10 Books About Africa You Should Read Before You Go

10 Books About Africa You Should Read

I’m going to preface this with most of these books about Africa will break your heart, but there are also extraordinary stories in them. Africa is humanity and nature at its rawest. It’s a continent home to some of the greatest natural features on earth and some of the worst atrocities in modern history.

This is by no means a comprehensive list of books about Africa, of which there are many, but more just a list of books to give you a taste. These are all written by more talented writers than me, and they are all from Africa. I promise you won’t find any Joseph Conrad (Heart of Darkness) on this list.

10 Books About Africa to Read


A Long Way Gone

I’m pretty much obligated to add this one to the top of this list of books about Africa because it is the first book Tasha and I read on here. Our first year in college, our University bought thousands of the book, hosted the author, and gave everyone a free copy. The book follows the story of Ishmael Beah as he is taken up in Sierra Leonne as a child soldier. Ishmael must fight for his survival of not only his life but his soul. You can find a copy here.

Half of a Yellow Sun

Half of a Yellow Sun is by Nigerian author Chimamanda Ngozi Adichie and takes place during the Nigerian Civil War in the 1960s. The story follows several characters as Nigeria fights to become an independent republic. The best way of describing the story is real. It is honest and takes the reader through hope, disappointment, love, and heartbreak. You can find a copy here.

The Power of One

This story follows the journey of Peekay, a South African English boy who at five is sent away to boarding school. The story takes place at the onset of WWII, and as the war wages, Peekay is the victim of constant harassment from his Afrikaans counterparts. Through his eyes, we witness racial injustice and the perseverance of life. The story is about the power of self-preservation or the power of one. You can find a copy here.

The Boy Who Harnessed The Wind: Creating Currents of Electricity and Hope

This is the true story of magic and ingenuity. Living in a village in Malawi 14-year-old William Kamkwamba had limited access to electricity and water. However, he had read of windmills and the power which they can create. William set out to deliver running water and electricity to his village. A luxury that few Malawians had. At the discouragement of others, William continued to dream and pressed on delivering his goal. You can find a copy here.

Purple Hibiscus

Purple Hibiscus follows the story of Kambili and her older brother, Jaja. They are raised by a well-off family and a fanatically religious father. Kambili spend most of her life within her families compound, but when a military coup begins in Nigeria, she is forced to abandon her home. Outside she finds the world full of freedom. However, when she returns, she must strive to keep her family bonds together. The story is woven with beautiful prose that leaves me envious of Chimamanda Ngozi Adichie’s talent. You can find a copy here.

A Long Walk to Freedom

“As I finally walked through those gates to enter a car on the other side, I felt- even at the age of seventy-one- that my life was beginning anew. My ten thousand days of imprisonment were over.” -Nelson Mandela. What more can be said about Nelson Mandela? He is possibly one of the most influential and inspirational Africans to have lived. When Nelson Mandela passed away in 2013, it was a loss to the world. His autobiography covers the span of his life up until he becomes president of South Africa. You can find a copy here.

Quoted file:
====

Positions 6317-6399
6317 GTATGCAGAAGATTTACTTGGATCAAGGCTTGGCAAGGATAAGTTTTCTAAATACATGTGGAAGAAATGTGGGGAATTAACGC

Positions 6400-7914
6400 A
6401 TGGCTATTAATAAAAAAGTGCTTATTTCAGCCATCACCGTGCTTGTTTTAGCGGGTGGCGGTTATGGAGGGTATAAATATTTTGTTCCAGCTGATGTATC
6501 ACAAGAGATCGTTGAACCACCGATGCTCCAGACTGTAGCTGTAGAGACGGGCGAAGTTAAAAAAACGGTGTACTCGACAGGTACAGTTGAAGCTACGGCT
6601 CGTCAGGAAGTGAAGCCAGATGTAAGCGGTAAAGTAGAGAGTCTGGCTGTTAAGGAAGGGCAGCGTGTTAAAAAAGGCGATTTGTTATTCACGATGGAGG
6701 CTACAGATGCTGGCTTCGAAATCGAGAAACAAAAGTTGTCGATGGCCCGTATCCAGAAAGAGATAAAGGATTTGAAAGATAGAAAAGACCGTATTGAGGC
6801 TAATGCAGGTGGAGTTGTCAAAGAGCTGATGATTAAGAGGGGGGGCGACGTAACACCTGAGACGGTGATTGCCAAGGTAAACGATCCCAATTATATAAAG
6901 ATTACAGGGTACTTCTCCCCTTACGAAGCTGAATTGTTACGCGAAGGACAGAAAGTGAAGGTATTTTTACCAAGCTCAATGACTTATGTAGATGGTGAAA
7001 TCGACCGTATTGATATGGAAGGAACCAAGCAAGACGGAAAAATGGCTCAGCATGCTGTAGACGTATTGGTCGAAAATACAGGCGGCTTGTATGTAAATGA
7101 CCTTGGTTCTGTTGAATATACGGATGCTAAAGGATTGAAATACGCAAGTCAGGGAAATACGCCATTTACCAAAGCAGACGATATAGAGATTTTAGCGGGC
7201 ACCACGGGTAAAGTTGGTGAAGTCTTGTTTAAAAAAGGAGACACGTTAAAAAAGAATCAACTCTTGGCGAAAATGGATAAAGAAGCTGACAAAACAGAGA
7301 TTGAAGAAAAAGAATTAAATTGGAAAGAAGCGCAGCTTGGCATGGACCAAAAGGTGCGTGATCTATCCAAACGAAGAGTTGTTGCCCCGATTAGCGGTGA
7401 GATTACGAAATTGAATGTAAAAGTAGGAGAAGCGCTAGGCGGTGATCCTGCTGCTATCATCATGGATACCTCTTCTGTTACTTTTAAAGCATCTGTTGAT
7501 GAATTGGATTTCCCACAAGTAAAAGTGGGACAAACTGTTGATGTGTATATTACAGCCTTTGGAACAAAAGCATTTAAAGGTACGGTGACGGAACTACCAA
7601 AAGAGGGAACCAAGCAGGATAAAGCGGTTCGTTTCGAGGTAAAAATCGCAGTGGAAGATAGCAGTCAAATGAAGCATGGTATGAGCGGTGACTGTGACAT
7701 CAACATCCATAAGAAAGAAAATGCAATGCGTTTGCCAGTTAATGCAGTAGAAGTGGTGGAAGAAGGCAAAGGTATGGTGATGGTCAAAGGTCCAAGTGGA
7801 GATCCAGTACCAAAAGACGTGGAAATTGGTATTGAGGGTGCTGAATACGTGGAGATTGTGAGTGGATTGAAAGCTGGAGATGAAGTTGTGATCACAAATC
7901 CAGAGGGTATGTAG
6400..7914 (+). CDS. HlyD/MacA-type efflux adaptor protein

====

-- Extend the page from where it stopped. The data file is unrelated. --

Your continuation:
They Poured Fire on Us From the Sky: The True Story of Three Lost Boys from Sudan

The true story of three Sudanese boys who fight for their survival. It recounts in their eyes the Second Sudanese War in 1987 and how they flee across Africa until they finally reach a refugee camp in Kenya where the struggle continues. They are then accepted as part of the Lost Boys of Sudan program in the U.S. and continue their journey into America where they will face more adversity. You can find a copy here.

Cutting For Stone

In this book about Africa, author Abraham Verghese is not your typical African, nor are his characters in his first novel Cutting For Stone. His story follows twin brothers who are born and orphaned in Ethiopia by their Indian and British Parents. It is a coming of age story about betrayal, love, grief, and forgiveness. The story touches on so many elements in such as politics, travel, sexual awakening, culture, and travel. You can find a copy here.

Kaffir Boy: The True Story of a Black Youth’s Coming of Age in Apartheid South Africa

Mark Mathabane was born into the cruelty of Apartheid. His story begins in one of the worst South African ghettos and chronicles life with police raids and bloody gang violence. However, with the strength of his family, Mark earns an education and eventually is given a scholarship to an American University. Mark’s story is one of poverty and triumph. You can find a copy here.

Left to Tell: Discovering God Amidst the Rwandan Holocaust

I am not religious, but that should stand as a testament to how incredible Immaculée Ilibagiza’s story is. Her autobiography recounts her horrors as her home country of Rwanda is torn apart in 1994. The genocide that ensues consumes her family, friends, and those around her. Her strength and faith are awe-inspiring. She most certainly was left with a story to tell, and one that should be read. You can find a copy here.

Did I leave a book about Africa out?

Is there a book you read about Africa or by an African author you feel should be on this list? Drop me a message; I’ll give it a read and perhaps add it to the list. Or maybe you’re looking for something different? Check out our post on our the best travel movies.


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